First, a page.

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All eyes will be on the March jobs report when it comes out Friday morning amid signs the once rock solid labor market is finally beginning to crack in the face of higher interest rates.
The Labor Department's high-stakes payroll report is projected to show that hiring increased by 239,000 last month and that the unemployment rate held steady at 3.6%, according to a median estimate by Refinitiv economists.
That would mark a drop from the 311,000 gain in February and would be the weakest monthly job growth since December 2020.
Construction workers on a job site March 10, 2023, in Miami, Fla. (Joe Raedle/Getty Images / Getty Images)
While monthly jobs data is always important, the Federal Reserve is closely watching this particular report for evidence that the labor market is finally softening after months of strong job gains as policymakers try to wrestle inflation under control. The consumer price index has cooled slightly from a peak of 9.1% in June, but it remains about three times higher than the pre-pandemic average.
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"Here we go again. The upcoming employment report will be the most important ever, just like the previous dozen or so," said Dan North, senior economist at trade credit insurer Allianz Trade North America. "Will it show a cooling labor market, giving the Fed room to breathe, or will it come out strong, putting [a 25 basis point interest rate hike] back on the table in May?"
A lower-than-expected figure on Friday could be a welcoming sign for the U.S. central bank, which has already approved nine straight interest rate hikes and opened the door to a 10th increase at its May meeting.
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The labor market has remained historically tight over the past year, but there are signs of a slowdown. A separate report released Wednesday showed there were about 9.9 million job openings in February, the first time since May 2021 that the number of available jobs dipped below 10 million.
However, job openings remain historically high. Before the COVID-19 pandemic began in early 2020, the highest on record was 7.6 million. There are still roughly 1.7 jobs per unemployed American.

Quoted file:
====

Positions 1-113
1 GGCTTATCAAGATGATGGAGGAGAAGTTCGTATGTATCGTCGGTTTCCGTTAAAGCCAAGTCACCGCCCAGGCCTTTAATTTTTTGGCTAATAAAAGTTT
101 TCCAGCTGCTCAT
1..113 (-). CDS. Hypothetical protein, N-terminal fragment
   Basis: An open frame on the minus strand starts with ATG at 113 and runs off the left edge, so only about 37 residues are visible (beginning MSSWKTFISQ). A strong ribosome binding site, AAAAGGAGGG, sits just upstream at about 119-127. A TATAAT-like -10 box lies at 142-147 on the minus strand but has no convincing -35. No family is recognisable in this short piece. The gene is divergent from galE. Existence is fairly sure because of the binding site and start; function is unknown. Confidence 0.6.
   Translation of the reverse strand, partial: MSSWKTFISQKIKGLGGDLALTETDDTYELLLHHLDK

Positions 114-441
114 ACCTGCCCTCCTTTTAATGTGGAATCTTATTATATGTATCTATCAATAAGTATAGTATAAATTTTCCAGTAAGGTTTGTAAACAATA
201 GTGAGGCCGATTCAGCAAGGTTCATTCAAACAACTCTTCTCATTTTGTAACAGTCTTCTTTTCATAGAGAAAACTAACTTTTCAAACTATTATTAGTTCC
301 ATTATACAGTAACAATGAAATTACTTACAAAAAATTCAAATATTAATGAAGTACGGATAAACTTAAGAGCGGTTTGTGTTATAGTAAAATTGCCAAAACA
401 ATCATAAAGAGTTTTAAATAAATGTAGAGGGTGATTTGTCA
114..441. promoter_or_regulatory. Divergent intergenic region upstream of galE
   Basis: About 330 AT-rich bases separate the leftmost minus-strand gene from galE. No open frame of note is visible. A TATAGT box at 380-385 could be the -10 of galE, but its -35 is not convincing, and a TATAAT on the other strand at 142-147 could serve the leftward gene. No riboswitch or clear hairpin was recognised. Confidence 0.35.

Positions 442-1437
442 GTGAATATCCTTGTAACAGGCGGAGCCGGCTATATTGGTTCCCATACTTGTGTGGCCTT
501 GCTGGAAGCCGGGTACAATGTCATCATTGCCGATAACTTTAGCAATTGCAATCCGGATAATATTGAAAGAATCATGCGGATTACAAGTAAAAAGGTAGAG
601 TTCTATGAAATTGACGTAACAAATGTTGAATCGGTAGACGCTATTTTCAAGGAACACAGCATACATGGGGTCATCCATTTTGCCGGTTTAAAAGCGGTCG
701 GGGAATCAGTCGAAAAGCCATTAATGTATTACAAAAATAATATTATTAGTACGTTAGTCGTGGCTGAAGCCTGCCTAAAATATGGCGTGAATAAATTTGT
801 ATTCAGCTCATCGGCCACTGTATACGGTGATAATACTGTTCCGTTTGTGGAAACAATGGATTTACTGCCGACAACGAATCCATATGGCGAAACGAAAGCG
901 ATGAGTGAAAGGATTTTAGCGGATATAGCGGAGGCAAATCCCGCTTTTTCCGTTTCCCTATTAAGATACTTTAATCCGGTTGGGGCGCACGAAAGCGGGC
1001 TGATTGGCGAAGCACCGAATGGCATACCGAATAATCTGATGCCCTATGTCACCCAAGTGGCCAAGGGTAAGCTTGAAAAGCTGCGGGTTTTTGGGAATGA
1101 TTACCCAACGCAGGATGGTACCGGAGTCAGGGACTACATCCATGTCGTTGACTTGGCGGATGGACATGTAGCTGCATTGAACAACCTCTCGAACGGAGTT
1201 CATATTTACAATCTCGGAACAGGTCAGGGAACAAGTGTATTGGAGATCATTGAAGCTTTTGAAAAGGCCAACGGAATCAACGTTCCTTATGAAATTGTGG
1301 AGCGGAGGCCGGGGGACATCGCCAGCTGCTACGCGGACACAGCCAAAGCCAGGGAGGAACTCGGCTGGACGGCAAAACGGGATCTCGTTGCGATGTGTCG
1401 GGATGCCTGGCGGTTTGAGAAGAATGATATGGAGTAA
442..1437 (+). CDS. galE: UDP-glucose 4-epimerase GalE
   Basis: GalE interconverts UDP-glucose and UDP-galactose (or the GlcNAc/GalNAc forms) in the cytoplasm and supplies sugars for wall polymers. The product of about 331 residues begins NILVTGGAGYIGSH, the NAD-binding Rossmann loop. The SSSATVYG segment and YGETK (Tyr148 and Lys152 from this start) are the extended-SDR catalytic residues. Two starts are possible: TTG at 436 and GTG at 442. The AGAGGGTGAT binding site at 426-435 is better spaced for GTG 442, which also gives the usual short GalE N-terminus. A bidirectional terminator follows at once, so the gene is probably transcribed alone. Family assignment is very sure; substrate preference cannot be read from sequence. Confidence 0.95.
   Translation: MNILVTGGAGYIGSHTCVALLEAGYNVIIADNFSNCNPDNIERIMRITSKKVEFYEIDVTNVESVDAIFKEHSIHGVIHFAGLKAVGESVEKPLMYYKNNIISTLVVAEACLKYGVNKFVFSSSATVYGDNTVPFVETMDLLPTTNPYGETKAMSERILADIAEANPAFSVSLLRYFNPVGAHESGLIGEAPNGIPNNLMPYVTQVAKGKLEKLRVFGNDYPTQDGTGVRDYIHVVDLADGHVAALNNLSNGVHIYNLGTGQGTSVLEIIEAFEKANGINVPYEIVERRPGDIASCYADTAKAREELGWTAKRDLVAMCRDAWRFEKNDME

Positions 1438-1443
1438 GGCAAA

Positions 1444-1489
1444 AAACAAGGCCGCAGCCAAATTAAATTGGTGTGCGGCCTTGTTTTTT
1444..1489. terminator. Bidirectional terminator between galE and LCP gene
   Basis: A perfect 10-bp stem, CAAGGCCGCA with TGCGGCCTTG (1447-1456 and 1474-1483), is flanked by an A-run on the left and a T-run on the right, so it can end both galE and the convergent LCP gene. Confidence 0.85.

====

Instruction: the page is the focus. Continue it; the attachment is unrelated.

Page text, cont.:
A hiring sign is shown during a job fair at a Schneider Electric manufacturing facility in Hopkins, S.C., Jan. 18, 2023. (Micah Green/Bloomberg via Getty Images / Getty Images)
There has also been a wave of notable layoffs over the past few months, and the list grows longer by the day. Amazon, Apple, Meta, Lyft, Facebook, Google, IBM and Twitter are among the companies letting workers go.
"The data in hand right now suggest the job market lost momentum since last fall," said Bill Adams, chief economist for Texas-based Comerica Bank. "If inflation reports for March come in softer than expected, or there is another batch of negative economic headlines between now and the decision, it would likely tip the balance toward a hold in May. But inflation is still the Fed’s foremost concern, so a May hike can’t be ruled out."
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Job losses could soon bleed into the broader labor market. Fed Chairman Jerome Powell has made it clear that policymakers anticipate job growth will slow and unemployment could climb as the Fed raises interest rates higher, but he has argued that an alternative where prices soar unchecked is worse.
Recruiters speak with job seekers during a job fair in Miami Dec. 16, 2021. (Eva Marie Uzcategu /Bloomberg via Getty Images / Getty Images)
For many economists, the possibility of unemployment rising has become a question of when not if.
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The central bank previously projected the jobless rate will march substantially higher to 4.6% and remain elevated in 2024 and 2025 as steeper rates continue to take their toll by pushing up borrowing costs. That could amount to more than 1 million job losses.
Hiking interest rates tends to create higher rates on consumer and business loans, which slows the economy by forcing employers to cut back on spending.